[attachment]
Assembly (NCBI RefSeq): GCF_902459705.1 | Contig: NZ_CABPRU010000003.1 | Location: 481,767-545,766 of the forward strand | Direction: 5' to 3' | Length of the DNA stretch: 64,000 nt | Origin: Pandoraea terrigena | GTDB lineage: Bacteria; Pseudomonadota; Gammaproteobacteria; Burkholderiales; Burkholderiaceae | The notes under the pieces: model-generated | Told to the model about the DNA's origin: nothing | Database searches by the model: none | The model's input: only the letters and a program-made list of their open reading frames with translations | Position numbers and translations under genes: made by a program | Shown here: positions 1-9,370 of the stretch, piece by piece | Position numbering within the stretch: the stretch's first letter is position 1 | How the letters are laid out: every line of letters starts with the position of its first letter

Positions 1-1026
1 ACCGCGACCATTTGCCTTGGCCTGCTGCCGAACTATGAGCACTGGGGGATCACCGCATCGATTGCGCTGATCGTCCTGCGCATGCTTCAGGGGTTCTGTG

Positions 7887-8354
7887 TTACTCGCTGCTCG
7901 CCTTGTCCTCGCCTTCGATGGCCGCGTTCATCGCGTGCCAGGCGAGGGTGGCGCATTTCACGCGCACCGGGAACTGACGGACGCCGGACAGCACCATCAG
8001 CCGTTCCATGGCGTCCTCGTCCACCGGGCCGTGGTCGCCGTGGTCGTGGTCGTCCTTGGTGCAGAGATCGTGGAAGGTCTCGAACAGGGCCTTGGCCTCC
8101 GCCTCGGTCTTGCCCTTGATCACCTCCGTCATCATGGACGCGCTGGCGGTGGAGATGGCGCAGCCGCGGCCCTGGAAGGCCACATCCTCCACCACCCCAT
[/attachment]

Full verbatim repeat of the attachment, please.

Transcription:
Assembly (NCBI RefSeq): GCF_902459705.1 | Contig: NZ_CABPRU010000003.1 | Location: 481,767-545,766 of the forward strand | Direction: 5' to 3' | Length of the DNA stretch: 64,000 nt | Origin: Pandoraea terrigena | GTDB lineage: Bacteria; Pseudomonadota; Gammaproteobacteria; Burkholderiales; Burkholderiaceae | The notes under the pieces: model-generated | Told to the model about the DNA's origin: nothing | Database searches by the model: none | The model's input: only the letters and a program-made list of their open reading frames with translations | Position numbers and translations under genes: made by a program | Shown here: positions 1-9,370 of the stretch, piece by piece | Position numbering within the stretch: the stretch's first letter is position 1 | How the letters are laid out: every line of letters starts with the position of its first letter

Positions 1-1026
1 ACCGCGACCATTTGCCTTGGCCTGCTGCCGAACTATGAGCACTGGGGGATCACCGCATCGATTGCGCTGATCGTCCTGCGCATGCTTCAGGGGTTCTGTG

Positions 7887-8354
7887 TTACTCGCTGCTCG
7901 CCTTGTCCTCGCCTTCGATGGCCGCGTTCATCGCGTGCCAGGCGAGGGTGGCGCATTTCACGCGCACCGGGAACTGACGGACGCCGGACAGCACCATCAG
8001 CCGTTCCATGGCGTCCTCGTCCACCGGGCCGTGGTCGCCGTGGTCGTGGTCGTCCTTGGTGCAGAGATCGTGGAAGGTCTCGAACAGGGCCTTGGCCTCC
8101 GCCTCGGTCTTGCCCTTGATCACCTCCGTCATCATGGACGCGCTGGCGGTGGAGATGGCGCAGCCGCGGCCCTGGAAGGCCACATCCTCCACCACCCCAT